On the attached protocol are the results obtained in our laboratory on blood specimens from the individuals listed. These samples were tested for hereditary factors to establish whether the alleged father might be or is not one of the biological parents of the child in question. Shown are the most probable phenotypes (observed genetic characteristics) for these individuals and the probability that the alleged father compared to random man could have contributed the expected paternal genes. From the testing on the genetic systems shown on the attached protocol, falsely accused males will be excluded in 92% to 95% of cases. The results obtained in this case do NOT provide evidence of non-paternity, for the alleged father. Since parentage can not be excluded for the alleged father, the test results have been used to calculate a Paternity Index (PI). This index estimates the chance that the alleged father could be a parent of this child. The Paternity Index is a ratio establishing the number of unrelated random men that would have to be tested to find another with all the appropriate genes to have fathered the child in question. This index (50.52) converted to a percent (98.06%) indicates the plausibility of Roger Vinsand being the father of Joshua J. Buechler. The significance of this evidence must be weighed with other factors in this case, such as access by the alleged father or other individuals proximate to the time of conception.

Dr. Polesky also executed the affidavit:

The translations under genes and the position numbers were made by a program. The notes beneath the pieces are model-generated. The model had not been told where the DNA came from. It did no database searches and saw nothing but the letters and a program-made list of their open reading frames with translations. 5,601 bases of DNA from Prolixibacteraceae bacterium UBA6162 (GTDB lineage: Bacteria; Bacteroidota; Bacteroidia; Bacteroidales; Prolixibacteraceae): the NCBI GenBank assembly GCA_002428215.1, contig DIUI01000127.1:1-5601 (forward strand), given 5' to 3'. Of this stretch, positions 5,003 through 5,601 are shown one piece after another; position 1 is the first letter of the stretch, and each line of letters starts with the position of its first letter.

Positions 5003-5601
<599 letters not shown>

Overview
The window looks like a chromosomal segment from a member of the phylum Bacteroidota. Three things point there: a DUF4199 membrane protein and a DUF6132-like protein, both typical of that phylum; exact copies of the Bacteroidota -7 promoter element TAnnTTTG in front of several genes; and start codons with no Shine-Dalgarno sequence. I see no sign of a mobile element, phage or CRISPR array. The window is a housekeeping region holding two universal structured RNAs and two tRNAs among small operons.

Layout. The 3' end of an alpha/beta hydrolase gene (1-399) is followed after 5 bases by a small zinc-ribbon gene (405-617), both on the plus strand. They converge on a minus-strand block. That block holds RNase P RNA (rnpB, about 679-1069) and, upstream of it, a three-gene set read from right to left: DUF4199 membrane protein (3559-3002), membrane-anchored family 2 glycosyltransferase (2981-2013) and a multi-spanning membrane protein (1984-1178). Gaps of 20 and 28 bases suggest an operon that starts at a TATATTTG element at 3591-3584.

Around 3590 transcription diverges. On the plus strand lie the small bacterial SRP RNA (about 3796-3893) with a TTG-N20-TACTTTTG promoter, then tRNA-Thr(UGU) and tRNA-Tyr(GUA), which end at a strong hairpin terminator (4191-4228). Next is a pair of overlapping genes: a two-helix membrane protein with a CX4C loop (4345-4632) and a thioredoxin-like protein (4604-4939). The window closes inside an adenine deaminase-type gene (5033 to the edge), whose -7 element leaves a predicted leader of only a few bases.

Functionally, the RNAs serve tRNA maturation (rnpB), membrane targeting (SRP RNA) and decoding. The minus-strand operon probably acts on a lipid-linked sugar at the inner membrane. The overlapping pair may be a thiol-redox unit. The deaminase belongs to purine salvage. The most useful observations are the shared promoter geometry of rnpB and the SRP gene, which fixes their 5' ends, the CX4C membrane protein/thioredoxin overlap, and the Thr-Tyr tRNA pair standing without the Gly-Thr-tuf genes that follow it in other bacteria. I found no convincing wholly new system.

I, Dr. Herbert F. Polesky, M.D., first being duly sworn on oath, depose and say: 1. That I am a board certified pathologist, and I have been director of The Minneapolis War Memorial Blood Bank, 2304 Park Avenue, Minneapolis, Minnesota 55404, since July, 1964. 2. That, under my supervision, blood specimens of the three above-named individuals were tested at The Minneapolis War Memorial Blood Bank, for hereditary factors to establish whether the alleged father might be one of the biological parents of said child. 3. Said blood specimens from all three individuals were received at The Minneapolis War Memorial Blood Bank in acceptable condition, and pursuant to this facility's instructions. Said blood specimens were properly sealed, labeled, and packaged for shipment such that there was no foreign matter which could cause false test results, and there was no possibility of mistaking one person's sample for another. 4. The tests used in this disputed paternity case involving the blood specimens of the above individuals are generally accepted in the fields of pathology and serology as being very reliable. The tests results allow me to express an opinion within a reasonable degree of medical certainty that the alleged father is the biological father of the above-named child. 5. Attached hereto is my verified written opinion that said alleged father cannot be excluded as biological father of said child, along with the applicable "paternity index number" (ie statistical probability of paternity).